He would not look me in the eye…

Nor would he tell me his name.

It was Tuesday night at the Radiant Inn where we were knocking on doors, handing out food and praying with people.

While doing that I noticed a man pacing back and forth in the parking lot.  He approached me and took some food but wasn’t very responsive. He wouldn’t look me in the eye, and wouldn’t tell me his name.

He had that weather-beaten, dirty look that characterizes many homeless people. Life outside leaves them that way.  So worn and dirt-covered that it is hard to tell where skin ends and clothing begins. Maybe 35, he was already missing teeth.

About all I got out of him was that his mom had died three months earlier. It was a conversation that was going nowhere and I figured that I would move on to someone else.

Just as I was going to turn away, I felt like the Holy Spirit kind of “slapped me upside the head.” Our first calling is to a ministry of presence to the people we serve along East Colfax. We start by simply being present with people in the name of Jesus and loving them. We do that regardless of who they are or their prospects of change.  That night the Holy Spirt said “You know all those brave things you say about the ministry of presence? How about you practice that RIGHT NOW.”

Chagrined, I turned back to him, slowed down and began to ask more about his life. His story came out. He lived alternately on the streets and in the motels, often working for the motels in trade for a couple nights in a room. He was from Missouri. He talked about how hard it was to call his dad and tell him that he was again sleeping on the streets.  He told me that one of his dreams was to own one of the motels on East Colfax.

However, the same pattern continued. He wouldn’t look me in the eye and when I again asked him his name, he wouldn’t tell me.

There was more: There had been a house fire when he was a kid and two siblings died in it. His parents divorced after that; not unusual when a child dies. He told me his mom had remarried and his step-dad was “not a nice man.”  When I asked about that he said his step-dad had sexually molested him.  About that time he began to look me in the eye and said, “I’m glad he lives in another state because if he lived here I would want to kill him.”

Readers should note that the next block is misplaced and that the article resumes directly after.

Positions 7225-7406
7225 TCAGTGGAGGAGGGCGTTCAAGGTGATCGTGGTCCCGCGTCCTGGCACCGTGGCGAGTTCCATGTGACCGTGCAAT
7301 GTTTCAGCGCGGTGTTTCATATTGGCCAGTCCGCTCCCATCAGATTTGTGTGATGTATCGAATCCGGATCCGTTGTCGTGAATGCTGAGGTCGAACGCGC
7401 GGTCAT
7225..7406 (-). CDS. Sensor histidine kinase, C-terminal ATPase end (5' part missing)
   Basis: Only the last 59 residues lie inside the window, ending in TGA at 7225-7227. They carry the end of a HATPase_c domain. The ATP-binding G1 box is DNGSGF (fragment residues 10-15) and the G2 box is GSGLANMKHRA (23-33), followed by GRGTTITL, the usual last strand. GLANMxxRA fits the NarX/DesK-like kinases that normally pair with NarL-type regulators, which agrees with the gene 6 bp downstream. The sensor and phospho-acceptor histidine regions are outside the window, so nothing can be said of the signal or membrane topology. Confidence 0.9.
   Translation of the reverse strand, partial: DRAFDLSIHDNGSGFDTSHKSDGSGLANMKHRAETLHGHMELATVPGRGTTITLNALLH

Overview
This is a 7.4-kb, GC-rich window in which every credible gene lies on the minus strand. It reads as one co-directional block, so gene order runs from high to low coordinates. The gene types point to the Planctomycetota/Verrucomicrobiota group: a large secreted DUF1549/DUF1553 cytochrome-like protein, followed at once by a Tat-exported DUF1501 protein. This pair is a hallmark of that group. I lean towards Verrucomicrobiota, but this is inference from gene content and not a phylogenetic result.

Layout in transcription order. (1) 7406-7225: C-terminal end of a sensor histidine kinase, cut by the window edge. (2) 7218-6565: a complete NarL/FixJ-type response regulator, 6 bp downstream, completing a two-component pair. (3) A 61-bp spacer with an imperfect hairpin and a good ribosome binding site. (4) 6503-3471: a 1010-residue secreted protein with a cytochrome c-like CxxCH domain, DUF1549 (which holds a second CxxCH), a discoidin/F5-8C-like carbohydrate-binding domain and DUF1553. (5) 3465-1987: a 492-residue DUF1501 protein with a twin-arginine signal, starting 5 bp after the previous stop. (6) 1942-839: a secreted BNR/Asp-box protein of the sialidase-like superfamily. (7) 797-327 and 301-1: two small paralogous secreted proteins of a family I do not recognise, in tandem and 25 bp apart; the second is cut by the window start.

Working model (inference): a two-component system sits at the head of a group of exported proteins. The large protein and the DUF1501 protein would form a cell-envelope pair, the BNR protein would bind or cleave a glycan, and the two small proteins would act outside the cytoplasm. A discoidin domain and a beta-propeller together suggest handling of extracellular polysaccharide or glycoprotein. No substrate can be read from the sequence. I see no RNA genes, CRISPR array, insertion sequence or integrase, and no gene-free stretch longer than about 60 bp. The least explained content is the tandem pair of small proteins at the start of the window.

Then, with a clarity that many followers of Jesus lack, he said, “I know I need to forgive him. I know the only person I’m hurting with my bitterness is myself, but it is really hard.”  I asked if I could pray for him that God would help him with forgiving his step-dad. He said yes and once more I asked him his name. He looked me in the eye and said “It’s Craig.”

I prayed that Jesus would help Craig forgive his step-dad and that his life would get to a better spot, but before I prayed any of those things I prayed something I had instinctively started praying with the people who live in the motels. It captures what I believe is at the heart of God and needs to be in our hearts as well.  Here is a summary: “Jesus, I thank you that you know Craig’s name. I thank you that know who he is and what has happened.  You know his hurts and his dreams. I thank you that Craig matters to you and that you love him and came for him. I thank you that you are with him.”

I started praying this prayer because the people we are around are mostly faceless and nameless to our world.  They live at the margins of our society, hidden in far-away corners and shadows. Often, they don’t matter to other people. Were they to die, few would miss them. 

But they matter to God! God knows their name and God loves them with an infinite love.  If God knows Craig’s name it seems that for me to show the love of Jesus to him, it begins with knowing Craig’s name, looking him in the eye and loving him where he is.

Now when I see Craig, I call him by name and he looks me in the eye. That brings joy to my heart!

I challenge you to find your own “Craig”. Be present with them, learn their name and love them.